Electrician Schools and Training in Delaware
Do you think you have what it takes to become a successful electrician? If you're good with your hands, enjoy working in varied work atmospheres, and want to do work that helps people all over Delaware, you're a good fit to become an electrician.
We've gathered all the data you'll need to jump into an electrician career, including the licensure process, the income you can expect to make, and the electrician schools and training programs near you.
How To Get Started
You've got two main options when it comes to start a career as an electrician. You can:
1. Enroll in an electrician school. Tech schools provide a fantastic education, and get you ready for everything you'll do on a jobsite. You'll learn how to wire buildings, make sure your work is "up to code," and maintain electrical systems that have been installed by others. You'll be able to develop your skills in a safe environment, and when you earn your degree or diploma or certificate, you'll be able to join the local job force as an electrician's helper or electrician's assistant, and begin building your career.
2. Skip school and get an apprenticeship, either through a union or non-union organization. Apprenticeships are low-cost training programs, and require both on-the-job training and classroom hours, and they prepare you for the state licensing exam. Apprenticeships are a fantastic means of training, and many electricians have been apprentices.
You may be wondering: why would a person go to school, when he or she could just get an apprenticeship instead?
There are a bunch of reasons, but the reason why many people go to school is that most apprenticeships go to people who have some experience. Apprentice programs are more likely to select candidates who have made a commitment to the profession, and having a diploma/certificate can be the reason why one person gets an apprenticeship, and another person has not.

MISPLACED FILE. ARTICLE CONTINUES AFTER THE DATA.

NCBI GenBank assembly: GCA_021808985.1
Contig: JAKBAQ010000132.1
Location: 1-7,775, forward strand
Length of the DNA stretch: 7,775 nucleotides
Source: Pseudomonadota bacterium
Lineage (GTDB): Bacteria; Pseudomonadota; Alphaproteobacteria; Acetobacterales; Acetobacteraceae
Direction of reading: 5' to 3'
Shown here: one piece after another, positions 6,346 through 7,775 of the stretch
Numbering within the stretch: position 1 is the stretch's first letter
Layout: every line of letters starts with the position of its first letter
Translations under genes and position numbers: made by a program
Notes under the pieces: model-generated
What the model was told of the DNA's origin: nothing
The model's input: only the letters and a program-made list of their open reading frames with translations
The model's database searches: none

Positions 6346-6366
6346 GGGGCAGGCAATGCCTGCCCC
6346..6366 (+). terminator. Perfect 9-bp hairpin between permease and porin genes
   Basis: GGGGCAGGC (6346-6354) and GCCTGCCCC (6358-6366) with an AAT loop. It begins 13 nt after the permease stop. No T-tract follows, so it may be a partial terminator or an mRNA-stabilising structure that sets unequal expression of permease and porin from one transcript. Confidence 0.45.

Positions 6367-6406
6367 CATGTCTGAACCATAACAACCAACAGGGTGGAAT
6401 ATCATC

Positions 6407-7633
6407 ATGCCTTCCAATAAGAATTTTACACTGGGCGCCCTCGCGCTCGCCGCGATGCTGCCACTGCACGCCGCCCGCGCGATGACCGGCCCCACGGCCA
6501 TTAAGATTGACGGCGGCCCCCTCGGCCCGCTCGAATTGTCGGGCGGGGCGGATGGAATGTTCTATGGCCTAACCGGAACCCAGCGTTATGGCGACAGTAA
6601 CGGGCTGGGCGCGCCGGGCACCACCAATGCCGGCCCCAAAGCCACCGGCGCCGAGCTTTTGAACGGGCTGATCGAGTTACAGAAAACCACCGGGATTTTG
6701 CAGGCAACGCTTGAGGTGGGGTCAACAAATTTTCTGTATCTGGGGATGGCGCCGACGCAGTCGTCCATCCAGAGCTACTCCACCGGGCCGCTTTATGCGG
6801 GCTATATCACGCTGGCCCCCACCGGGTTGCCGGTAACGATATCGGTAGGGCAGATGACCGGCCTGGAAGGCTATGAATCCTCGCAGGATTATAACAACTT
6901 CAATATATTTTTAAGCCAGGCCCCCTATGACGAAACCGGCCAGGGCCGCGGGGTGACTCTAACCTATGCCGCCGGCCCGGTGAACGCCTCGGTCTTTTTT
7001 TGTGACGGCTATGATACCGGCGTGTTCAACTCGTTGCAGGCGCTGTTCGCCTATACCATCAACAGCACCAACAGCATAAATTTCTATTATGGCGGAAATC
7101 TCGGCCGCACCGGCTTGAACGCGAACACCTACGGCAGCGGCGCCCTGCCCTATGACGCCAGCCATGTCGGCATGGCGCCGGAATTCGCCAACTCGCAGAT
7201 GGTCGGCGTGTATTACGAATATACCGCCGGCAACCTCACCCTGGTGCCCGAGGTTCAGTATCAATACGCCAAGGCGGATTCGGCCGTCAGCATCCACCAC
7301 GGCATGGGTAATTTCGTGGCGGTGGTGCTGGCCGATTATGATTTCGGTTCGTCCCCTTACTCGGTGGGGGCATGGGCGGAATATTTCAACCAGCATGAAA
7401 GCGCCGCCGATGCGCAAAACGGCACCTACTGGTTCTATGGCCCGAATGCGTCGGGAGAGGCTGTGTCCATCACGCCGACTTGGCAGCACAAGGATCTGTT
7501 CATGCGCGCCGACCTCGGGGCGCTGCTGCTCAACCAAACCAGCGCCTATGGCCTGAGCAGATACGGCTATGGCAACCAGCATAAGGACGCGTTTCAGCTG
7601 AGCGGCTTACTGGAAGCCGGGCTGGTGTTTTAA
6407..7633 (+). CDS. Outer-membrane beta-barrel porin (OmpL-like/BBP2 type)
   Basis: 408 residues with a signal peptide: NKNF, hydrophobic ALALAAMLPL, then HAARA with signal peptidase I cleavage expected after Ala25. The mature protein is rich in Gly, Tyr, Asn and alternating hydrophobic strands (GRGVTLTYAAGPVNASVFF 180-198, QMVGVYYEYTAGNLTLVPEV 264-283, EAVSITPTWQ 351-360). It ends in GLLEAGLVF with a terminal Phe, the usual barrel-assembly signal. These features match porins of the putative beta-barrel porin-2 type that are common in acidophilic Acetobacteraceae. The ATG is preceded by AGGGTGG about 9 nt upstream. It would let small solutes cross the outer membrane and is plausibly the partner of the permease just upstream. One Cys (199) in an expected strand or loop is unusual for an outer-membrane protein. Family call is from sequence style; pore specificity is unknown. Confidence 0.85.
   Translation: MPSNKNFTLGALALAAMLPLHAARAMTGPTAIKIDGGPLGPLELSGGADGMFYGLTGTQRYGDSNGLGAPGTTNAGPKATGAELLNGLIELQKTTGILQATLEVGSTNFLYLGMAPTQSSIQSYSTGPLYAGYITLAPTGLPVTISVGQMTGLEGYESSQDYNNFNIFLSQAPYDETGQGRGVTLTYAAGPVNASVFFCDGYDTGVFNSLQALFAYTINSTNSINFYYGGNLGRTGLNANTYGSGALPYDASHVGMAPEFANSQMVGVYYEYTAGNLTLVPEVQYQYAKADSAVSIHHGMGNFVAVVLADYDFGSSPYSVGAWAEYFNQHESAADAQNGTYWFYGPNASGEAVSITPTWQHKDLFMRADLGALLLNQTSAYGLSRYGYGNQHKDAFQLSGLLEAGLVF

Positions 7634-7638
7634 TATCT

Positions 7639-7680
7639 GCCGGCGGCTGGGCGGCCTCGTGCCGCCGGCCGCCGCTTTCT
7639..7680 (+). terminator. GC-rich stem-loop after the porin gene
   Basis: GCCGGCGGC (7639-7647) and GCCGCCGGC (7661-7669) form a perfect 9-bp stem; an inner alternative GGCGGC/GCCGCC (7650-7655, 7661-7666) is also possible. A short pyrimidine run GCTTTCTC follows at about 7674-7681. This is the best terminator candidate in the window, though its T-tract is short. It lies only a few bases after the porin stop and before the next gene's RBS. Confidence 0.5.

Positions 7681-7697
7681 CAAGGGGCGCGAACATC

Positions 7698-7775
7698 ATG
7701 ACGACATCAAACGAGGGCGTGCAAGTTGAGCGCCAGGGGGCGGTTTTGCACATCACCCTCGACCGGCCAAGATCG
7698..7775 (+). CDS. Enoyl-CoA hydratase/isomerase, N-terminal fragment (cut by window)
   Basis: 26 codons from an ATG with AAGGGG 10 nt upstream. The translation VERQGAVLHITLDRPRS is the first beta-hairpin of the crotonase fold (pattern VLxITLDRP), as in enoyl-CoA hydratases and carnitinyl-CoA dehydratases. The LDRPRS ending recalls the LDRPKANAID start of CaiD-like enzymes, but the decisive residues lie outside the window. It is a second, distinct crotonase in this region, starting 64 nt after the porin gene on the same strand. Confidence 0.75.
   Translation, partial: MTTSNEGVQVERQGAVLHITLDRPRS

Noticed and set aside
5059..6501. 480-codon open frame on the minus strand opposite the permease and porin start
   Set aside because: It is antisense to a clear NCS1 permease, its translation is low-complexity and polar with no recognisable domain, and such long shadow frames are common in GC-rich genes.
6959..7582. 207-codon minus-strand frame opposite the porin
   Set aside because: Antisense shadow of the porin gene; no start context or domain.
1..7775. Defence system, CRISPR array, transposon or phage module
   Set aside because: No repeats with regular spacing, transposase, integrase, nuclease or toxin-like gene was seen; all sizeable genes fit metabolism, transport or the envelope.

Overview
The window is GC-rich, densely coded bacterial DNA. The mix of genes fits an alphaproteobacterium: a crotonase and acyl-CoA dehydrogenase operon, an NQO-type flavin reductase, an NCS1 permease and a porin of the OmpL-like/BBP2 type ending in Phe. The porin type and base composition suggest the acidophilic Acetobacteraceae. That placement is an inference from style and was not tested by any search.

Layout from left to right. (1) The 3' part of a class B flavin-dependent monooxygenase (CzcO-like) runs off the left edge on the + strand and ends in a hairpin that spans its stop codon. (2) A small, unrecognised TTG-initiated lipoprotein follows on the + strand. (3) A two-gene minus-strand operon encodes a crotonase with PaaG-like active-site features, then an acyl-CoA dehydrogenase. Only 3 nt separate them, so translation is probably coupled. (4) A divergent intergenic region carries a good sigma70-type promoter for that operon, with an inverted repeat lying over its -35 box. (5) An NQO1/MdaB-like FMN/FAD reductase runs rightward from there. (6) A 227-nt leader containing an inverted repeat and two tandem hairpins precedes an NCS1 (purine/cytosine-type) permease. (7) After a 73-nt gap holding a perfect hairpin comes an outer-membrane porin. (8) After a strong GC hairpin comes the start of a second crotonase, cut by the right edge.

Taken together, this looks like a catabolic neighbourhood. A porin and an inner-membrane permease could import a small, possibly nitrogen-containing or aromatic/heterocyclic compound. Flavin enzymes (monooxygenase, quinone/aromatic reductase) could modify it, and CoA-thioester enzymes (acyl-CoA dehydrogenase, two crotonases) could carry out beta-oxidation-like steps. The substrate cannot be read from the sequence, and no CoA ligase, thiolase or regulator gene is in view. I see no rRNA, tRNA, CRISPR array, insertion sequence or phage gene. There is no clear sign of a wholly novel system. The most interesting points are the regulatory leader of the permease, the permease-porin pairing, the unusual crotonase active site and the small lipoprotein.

So what's the best course of action? Gather all the information you can, and see what you can drum up. Check to see if there are open apprenticeships, and call each of the schools to see what classes they offer.
Note: There's one other option we should mention: you can look on Craigslist.org or Indeed.com and become an unskilled electrician helper. They're the "unskilled labor" at an electrician's worksite, and they do the menial tasks the electrician doesn't want to do (such as preparing the worksite in the morning, lifting and moving heavy equipment, and so on). It's nobody's dream job, but it's a great way to learn a little bit about the trade.
Delaware Electrician Licenses
As an electrician, one of your career goals should be to earn an electrician's license. There are a few different reasons why that should be your aim: licensed electricians earn more than electricians who don't have a license, they're allowed to take on a wider variety of jobs (ie, residential vs. commercial and industrial), and they tend to find work more quickly.